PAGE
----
Nor is the word 'democracy' a proper name for good will on the part of rulers towards their subjects. A benevolent despotism is still a despotism, not a democracy. Communists are using the word in this way when they say that Russia is a democracy, and when they give the name 'people's democracies' to the nations which Russia is now oppressing.
The cause of most of these aberrations and muddles is that people know the word 'democracy' only as a term of strong political approval. It is a fact that nowadays the word suggests approval to most of those who know it, though there have been times when it usually suggested disapproval. The constitution which the word was invented to refer to has come to be widely approved of. Consequently, the word itself has come to suggest approval of that constitution as well as to refer to it. In many people's minds a further shift has occurred; the word to them now does nothing but suggest political approval, and no longer refers to anything specific. This is a very easy shift because, when we hear others using a strange word, we pick up their emotional intention much easier than their reference. These people, therefore, regarding the word as a mere instrument of political approval apply it to anything whatever that they do approve of in me political or social sphere. In this way they come to talk about democratic handshakes and to call a club democratic not on account of its government but because it is a club for both sexes, and other absurdities. I have even heard the ideal autocracy in Plato's Republic described as 'more democratic than anything we know'.
That is a plain degradation of language. It is unmitigated loss to take a word that once referred to a specific political constitution and make it a mere expression of political approval. To talk properly, and to keep in touch with the tradition of reason and classification which our intellectual ancestors have built up for us, we must use the word 'democracy' to refer to something. To what?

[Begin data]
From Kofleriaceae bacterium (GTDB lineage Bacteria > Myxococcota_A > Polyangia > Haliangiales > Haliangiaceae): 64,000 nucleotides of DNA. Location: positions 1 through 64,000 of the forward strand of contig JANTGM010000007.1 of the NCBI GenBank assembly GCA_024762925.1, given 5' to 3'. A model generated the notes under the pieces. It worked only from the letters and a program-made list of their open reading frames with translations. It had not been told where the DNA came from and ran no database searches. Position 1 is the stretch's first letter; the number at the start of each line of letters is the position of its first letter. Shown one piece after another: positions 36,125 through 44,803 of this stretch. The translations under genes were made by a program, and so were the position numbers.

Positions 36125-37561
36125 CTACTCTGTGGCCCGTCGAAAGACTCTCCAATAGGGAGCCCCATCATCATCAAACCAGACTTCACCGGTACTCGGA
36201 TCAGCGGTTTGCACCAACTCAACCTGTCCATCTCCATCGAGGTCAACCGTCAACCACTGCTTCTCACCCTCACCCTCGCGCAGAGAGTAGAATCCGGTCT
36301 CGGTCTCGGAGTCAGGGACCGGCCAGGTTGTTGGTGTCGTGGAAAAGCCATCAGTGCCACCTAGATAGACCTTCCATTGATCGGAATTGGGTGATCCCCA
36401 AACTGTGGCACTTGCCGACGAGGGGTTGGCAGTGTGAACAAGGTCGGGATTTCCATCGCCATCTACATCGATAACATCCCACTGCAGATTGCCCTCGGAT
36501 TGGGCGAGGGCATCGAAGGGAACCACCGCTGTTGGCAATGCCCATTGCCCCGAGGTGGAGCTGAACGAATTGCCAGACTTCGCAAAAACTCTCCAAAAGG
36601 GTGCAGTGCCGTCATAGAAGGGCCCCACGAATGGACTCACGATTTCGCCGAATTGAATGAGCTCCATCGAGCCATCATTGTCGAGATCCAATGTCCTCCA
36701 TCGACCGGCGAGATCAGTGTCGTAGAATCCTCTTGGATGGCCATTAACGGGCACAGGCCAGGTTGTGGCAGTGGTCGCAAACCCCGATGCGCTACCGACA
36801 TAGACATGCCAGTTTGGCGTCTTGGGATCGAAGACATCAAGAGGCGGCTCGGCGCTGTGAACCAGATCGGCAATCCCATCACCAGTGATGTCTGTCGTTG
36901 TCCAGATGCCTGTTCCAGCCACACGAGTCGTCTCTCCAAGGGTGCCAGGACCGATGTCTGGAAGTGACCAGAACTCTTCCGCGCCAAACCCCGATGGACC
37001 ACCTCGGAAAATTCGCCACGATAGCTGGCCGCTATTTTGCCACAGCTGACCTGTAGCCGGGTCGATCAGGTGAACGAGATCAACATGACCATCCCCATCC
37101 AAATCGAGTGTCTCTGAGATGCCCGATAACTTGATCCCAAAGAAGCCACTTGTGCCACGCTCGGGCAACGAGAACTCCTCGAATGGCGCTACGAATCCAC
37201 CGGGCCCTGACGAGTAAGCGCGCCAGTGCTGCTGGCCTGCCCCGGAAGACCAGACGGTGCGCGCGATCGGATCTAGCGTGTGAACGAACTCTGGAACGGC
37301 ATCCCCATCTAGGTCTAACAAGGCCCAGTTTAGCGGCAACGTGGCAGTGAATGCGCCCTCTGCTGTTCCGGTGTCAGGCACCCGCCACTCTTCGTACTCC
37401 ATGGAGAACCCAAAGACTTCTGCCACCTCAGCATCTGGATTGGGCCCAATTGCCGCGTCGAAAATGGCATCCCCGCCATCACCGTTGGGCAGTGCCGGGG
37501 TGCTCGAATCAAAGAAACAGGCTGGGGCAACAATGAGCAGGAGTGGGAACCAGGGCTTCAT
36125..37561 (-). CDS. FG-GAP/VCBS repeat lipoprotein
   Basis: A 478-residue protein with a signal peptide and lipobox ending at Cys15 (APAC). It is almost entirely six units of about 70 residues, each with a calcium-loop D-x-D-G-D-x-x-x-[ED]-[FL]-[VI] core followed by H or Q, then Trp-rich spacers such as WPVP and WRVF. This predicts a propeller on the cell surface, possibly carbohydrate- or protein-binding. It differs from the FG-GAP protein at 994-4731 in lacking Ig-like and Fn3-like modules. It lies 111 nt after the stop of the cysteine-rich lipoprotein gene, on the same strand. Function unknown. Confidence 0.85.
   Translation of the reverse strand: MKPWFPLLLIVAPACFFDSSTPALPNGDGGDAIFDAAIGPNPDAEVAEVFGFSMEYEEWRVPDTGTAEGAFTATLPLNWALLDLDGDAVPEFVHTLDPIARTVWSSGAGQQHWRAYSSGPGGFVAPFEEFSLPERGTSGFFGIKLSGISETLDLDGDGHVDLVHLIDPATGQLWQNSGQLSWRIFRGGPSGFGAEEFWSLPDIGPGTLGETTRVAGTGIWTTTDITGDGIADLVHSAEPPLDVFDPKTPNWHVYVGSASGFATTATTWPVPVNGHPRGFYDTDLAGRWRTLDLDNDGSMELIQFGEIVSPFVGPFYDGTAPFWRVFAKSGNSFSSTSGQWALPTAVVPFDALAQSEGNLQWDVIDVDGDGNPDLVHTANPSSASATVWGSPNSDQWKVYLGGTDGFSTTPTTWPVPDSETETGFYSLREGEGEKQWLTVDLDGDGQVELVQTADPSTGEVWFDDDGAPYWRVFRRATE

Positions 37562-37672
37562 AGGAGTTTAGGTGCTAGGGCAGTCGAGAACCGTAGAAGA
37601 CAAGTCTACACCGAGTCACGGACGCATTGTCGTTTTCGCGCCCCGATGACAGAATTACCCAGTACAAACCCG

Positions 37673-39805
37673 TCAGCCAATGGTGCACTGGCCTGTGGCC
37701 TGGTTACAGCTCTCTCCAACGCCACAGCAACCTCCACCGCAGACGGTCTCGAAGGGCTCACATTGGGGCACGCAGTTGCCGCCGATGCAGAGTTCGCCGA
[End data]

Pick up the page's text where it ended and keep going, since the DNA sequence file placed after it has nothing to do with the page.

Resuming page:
In the first place, the word should certainly be used to refer to a constitution, or at least to some specific constitutional arrangement. For it is clear that that is what it was invented to do, and what it is needed to do, and what it always has done except when it has been a mere expression of approval.
Secondly, the formation and history of the word both suggest that the constitution it shall refer to shall be that which consists in the people or demos being the government.
But here at least two difficulties arise. First it seems that the government cannot be the people, and hence we have made the word 'democracy' a name for something that cannot happen, hence a name useless in practical politics. The government and the people physically cannot be identical unless the people are few enough to meet in one place where they can all hear each other. If they are too many to meet and hear each other, there inevitably arises a distinction between the people as a whole and one small part of it which for the time being is the government. Thus 'government by the people' strictly speaking never happens; and none of the States of the world can possibly be a democracy in this sense.
The nearest possible approach to strict government by the people is the referendum. A referendum occurs when the parliament or government, instead of itself deciding whether a Bill shall become law, refers the Bill to a vote of the whole people. Such a procedure makes a kind of momentary identity between the government and the whole people. For that moment, and on that one question, the people literally is the government.
A referendum is, however, an inefficient and usually harmful step, in my opinion; and in any case it can only be applied to a small part of the business of government. For practical purposes, therefore, it is necessary to alter our definition of 'democracy' a little. The phrase 'government by the people' can remain only as a very rough approximation to the meaning of the word. And we must find a definition which will stay close to our original intention but yet refer to something that can actually happen all the time.
The definition must continue to mention both the people and the government; but it must indicate some relation between them other than identity. John Stuart Mill chose the relation of representation. He wrote that 'it is essential to representative government that the practical supremacy in the State should reside in the representatives of the people' (Representative Government, p. 229, Everyman); and he generally made no difference between 'representative government', 'representative democracy', and 'democracy'.